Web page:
Slow Shopping

Earlier this week we made an emergency detour to the Trafford Centre! I say emergency detour because the M6, M57 and M58 were all snarled up due to a couple of serious accidents. Our options were limited, so a stroll round the shops and a quick meal seemed like a better alternative than sitting in the car for hours.

We used to visit the Trafford Centre fairly regularly for after work shopping, but we have hardly been since Covid, so we were interested to see how the shops are faring. The first thing we noticed was that there are a lot of voids, including the huge space where Marks and Spencer used to be. M&S has moved into the old Debenhams unit, which is great for M&S, but does leave a very large gap. Secondly, so many familiar faces have disappeared and been replaced with shops and names we don't recognise. Finally, and really positively, the restaurant area is buoyant with lots of new restaurants and caf├ęs, as well as the survival of the old favourites.

But what struck us most forcefully was how our own shopping habits have changed. Obviously we do a lot more shopping on line, who doesn't, but we have also become more mindful and aware shoppers. I have never had much time for "fast" fashion, but over recent years I have become even more interested in "slow" fashion. I especially like small boutiques and labels, where, quite often, you know who has produced the item you are purchasing. Two of my recent favourites are Oubas, a knitwear company based in Ulverston and Indigowares. Lisa, the owner of Indigowares says "we craft our one of a kind jackets from super soft hand-dyed organic cottons and vintage patterned kantha textiles".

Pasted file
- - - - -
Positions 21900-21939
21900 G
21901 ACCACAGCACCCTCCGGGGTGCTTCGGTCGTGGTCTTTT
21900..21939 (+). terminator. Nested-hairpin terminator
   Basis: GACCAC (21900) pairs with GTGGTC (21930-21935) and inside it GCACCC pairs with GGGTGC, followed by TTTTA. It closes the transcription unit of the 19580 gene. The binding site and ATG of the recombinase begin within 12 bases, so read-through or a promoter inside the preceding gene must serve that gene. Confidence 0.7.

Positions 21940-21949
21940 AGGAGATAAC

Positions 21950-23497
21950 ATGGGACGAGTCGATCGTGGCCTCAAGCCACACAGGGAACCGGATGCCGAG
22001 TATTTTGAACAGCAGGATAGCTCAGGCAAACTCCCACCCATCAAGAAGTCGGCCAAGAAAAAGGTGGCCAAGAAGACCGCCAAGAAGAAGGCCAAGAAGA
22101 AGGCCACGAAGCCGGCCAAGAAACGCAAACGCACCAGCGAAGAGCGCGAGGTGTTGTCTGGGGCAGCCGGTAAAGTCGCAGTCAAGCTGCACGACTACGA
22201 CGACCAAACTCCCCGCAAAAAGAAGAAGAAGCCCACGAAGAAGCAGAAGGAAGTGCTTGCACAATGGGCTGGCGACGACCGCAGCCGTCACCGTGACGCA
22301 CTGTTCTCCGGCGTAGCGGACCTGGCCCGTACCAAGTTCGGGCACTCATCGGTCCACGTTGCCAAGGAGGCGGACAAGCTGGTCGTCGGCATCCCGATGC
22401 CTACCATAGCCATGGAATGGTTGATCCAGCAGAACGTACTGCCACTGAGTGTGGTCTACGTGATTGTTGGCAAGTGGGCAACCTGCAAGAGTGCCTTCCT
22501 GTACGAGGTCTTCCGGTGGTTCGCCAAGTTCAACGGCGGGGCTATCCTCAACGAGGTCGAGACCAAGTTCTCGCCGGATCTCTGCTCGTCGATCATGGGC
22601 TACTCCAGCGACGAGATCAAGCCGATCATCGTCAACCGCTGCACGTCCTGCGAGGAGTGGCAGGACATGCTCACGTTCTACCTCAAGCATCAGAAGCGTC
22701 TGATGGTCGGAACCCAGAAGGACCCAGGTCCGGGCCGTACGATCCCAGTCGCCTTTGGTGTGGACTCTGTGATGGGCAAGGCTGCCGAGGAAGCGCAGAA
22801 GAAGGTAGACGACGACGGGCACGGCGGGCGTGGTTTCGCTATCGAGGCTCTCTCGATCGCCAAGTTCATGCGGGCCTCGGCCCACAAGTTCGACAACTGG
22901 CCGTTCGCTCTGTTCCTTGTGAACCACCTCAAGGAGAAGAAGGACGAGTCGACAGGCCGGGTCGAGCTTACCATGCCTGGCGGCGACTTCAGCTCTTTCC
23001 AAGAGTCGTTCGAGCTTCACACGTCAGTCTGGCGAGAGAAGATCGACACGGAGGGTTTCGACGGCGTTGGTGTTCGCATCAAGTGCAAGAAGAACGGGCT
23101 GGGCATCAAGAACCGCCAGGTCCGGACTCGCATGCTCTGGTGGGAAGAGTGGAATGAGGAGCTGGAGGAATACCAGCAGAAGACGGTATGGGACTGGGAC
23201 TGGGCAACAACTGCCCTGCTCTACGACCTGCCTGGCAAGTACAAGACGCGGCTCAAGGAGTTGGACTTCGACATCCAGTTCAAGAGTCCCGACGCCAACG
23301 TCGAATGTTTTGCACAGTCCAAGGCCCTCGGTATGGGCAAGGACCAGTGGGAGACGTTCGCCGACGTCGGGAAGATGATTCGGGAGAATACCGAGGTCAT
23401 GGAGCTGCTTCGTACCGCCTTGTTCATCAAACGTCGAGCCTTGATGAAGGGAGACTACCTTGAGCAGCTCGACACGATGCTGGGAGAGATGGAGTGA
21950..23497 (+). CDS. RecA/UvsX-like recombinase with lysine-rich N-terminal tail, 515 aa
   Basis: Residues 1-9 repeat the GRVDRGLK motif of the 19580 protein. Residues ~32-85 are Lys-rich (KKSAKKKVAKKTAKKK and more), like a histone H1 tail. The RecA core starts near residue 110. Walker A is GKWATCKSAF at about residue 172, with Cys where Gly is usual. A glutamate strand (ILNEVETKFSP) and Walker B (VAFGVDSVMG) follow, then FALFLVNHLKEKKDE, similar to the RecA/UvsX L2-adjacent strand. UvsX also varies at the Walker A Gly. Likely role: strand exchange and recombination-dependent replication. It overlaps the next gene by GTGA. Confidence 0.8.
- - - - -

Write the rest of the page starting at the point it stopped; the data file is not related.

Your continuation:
I love ethical fashion, and find myself embracing Ruskinian values more and more "quality is never an accident. It is always the result of intelligent effort". I shudder when I see people carrying huge Primark bags stuffed full of "disposable" clothing. Most of these clothes won't survive their first wear and wash!

Ruskin used dress, cloth and household items to offer solutions to social, ethical, aesthetic and economic problems of his time. It seems to me that nothing has really changed. Our approach to shopping today does make a clear demarcation between the wealth of society and the illth of society (Ruskin's word for the opposite of wealth). 

I love buying items which are having a positive impact on the lives of people making them, rather than the impact of fast fashion the environment and garment workers.

Well made, beautiful clothes never go out of fashion, they stay in your wardrobe for years and years, becoming imbued with memories and becoming more loved over time.

It does seem ironic, however, that much of my slow shopping happens on our super fast broadband!